In “The Great Omission,” Dallas Williard’s book on discipleship in Christ, he too discusses the paucity of actual discipleship in the western Church—the title of the book refers to the tendency of the Church to emphasize “baptizing them in the name of the Father, Son, and Holy Spirit” and omit “and teaching them all I have commanded you,” which many forget is also part of the Great Commission. Willard notes that it is our responsibility to become disciples of Jesus. It’s not our church’s responsibility, or someone else’s, to “disciple” us, but ours to become apprentices to Jesus. 

As Willard says, “the gospel is not opposed to effort; it is opposed to earning.” While we cannot and do not earn our salvation, and while the Holy Spirit does the transforming work in our lives, making us different people than we were, we are absolutely active agents in the work of discipleship. We cannot change without it. If you are fundamentally the same person you were 20 years ago, or however long it’s been since you asked Jesus into your life, that’s actually because you have not been actively engaged in being a disciple of Jesus. As the great church father Augustine said, “Without God, we cannot. Without us, God will not.”

Sanctification won’t come with a Matrix-style download from the Holy Spirit. We have to work at it, which is what Paul meant when he encouraged the Philippian church to “work out your own salvation with fear and trembling, for it is God who works in you, both to will and to work for his good pleasure.” God works, and we work together to bring about change within us.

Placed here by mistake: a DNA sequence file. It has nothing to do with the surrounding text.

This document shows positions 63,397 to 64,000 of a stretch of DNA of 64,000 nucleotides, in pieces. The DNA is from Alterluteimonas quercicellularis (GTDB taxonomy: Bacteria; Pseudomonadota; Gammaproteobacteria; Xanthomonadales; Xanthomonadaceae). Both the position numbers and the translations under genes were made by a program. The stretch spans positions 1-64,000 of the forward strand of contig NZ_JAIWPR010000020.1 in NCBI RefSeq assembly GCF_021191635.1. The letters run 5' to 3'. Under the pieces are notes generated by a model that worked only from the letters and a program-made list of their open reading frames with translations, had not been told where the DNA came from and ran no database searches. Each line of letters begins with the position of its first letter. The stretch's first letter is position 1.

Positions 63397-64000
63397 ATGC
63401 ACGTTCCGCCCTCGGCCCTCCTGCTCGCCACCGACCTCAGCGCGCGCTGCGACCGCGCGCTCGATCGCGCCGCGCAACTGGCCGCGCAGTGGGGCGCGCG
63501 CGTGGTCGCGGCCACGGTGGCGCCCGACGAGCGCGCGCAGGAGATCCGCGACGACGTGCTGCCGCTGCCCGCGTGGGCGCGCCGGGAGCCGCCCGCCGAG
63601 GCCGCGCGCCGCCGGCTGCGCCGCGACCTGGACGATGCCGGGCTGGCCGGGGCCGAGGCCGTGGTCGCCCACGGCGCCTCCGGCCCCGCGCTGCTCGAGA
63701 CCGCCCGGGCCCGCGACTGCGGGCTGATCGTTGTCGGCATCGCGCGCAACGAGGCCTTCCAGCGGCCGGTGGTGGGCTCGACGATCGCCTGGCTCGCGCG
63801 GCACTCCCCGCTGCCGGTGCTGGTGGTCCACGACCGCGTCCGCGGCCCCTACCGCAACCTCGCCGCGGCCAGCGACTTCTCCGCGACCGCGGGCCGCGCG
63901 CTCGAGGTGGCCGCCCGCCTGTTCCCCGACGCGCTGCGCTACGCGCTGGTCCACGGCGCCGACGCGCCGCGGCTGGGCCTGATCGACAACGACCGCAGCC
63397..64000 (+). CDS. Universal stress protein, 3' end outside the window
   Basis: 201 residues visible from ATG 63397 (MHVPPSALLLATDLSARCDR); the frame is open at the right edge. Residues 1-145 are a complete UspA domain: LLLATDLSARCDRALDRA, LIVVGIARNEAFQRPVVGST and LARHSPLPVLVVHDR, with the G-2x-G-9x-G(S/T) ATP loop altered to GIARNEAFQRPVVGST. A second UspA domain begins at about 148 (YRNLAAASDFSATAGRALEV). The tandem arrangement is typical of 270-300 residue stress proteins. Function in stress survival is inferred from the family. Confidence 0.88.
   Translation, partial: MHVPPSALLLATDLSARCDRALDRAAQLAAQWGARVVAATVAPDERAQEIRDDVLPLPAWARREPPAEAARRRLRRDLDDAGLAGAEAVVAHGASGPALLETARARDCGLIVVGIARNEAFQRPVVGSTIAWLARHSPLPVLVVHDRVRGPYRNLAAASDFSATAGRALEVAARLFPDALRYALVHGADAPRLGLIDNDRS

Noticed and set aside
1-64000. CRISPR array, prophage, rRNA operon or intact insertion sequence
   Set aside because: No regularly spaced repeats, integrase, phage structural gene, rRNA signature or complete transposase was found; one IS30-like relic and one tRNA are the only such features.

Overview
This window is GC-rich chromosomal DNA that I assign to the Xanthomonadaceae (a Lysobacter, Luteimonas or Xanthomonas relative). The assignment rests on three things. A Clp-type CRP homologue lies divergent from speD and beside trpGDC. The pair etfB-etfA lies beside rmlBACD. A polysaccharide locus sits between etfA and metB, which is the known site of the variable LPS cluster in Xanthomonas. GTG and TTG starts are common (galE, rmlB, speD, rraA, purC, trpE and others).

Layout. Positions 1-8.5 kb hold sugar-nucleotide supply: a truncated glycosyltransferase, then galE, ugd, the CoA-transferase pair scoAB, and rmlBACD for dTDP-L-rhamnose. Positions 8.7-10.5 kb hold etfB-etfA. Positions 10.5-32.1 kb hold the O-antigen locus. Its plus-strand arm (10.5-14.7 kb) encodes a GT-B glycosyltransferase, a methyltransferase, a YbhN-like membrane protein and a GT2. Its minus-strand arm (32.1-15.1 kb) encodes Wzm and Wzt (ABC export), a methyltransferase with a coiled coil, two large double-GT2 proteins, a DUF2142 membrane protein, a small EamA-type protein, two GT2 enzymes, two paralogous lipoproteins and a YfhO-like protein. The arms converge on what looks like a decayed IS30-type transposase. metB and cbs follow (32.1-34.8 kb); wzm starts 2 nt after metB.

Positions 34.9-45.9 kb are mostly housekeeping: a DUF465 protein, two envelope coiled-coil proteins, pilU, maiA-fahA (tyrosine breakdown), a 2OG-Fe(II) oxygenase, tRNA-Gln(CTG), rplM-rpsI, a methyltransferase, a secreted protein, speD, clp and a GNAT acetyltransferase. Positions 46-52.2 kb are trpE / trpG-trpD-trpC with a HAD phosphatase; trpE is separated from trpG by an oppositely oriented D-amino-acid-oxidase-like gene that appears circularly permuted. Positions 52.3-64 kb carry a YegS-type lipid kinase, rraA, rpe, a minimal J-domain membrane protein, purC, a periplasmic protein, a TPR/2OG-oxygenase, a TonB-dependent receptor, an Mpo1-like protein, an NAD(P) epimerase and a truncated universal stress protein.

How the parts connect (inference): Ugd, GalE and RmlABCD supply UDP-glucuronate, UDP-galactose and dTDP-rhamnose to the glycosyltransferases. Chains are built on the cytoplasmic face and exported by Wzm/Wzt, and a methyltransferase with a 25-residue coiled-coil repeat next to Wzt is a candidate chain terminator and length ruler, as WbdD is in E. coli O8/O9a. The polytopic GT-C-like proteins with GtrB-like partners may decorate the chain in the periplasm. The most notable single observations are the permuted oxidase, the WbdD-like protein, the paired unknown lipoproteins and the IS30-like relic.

The change comes as a result of several things working in us, all of which the Holy Spirit uses and catalyzes to bring about change in our lives. The first is Scripture. God uses His Word in us to transform our hearts and minds, to think about life in different ways than we did before, and to love more and differently than we did. This includes all the ways we interact with Scripture, including reading it through in a year, Bible study, lectio divina, listening to sermons and other forms of teaching, Scripture memorization, podcasts, and a myriad of other ways—letting God’s Word marinate in our hearts and minds so we can be transformed by the Spirit.

Many of us stop here, especially in the Protestant tradition, where the primacy of Scripture is rightly emphasized. But one of the reasons so few of us are actually transformed is that we believe that reading our Bibles once a day and going to church once or twice a month is actually going to transform us. We’re surprised when we see so little change. The problem here is that we’re only partially engaged in discipleship, and so many other things—media, messages, and narratives of the world—are competing to disciple our hearts, so what little we are doing in response cannot hope to counter the ways we are being discipled by the culture around us. We have to engage in a much more robust form of discipleship.

The second way we’re discipled in Jesus is through the spiritual disciplines, or means of grace. These are all the ways we position ourselves under the shower of the Holy Spirit so that he can transform us. These are the ways Willard, Comer, Augustine, and everyone through the ages spoke of our part in the process of transformation. The disciplines include practices like prayer, silence and solitude, generosity, practicing Sabbath, and other rhythms of rest, fasting, and service. There are so many things that can be said about each of these disciplines, and time and space don’t allow discussion here, but suffice it to say many of us don’t engage in these practices regularly. Therefore, we miss opportunities for the Spirit to mold and shape us into the image of Christ.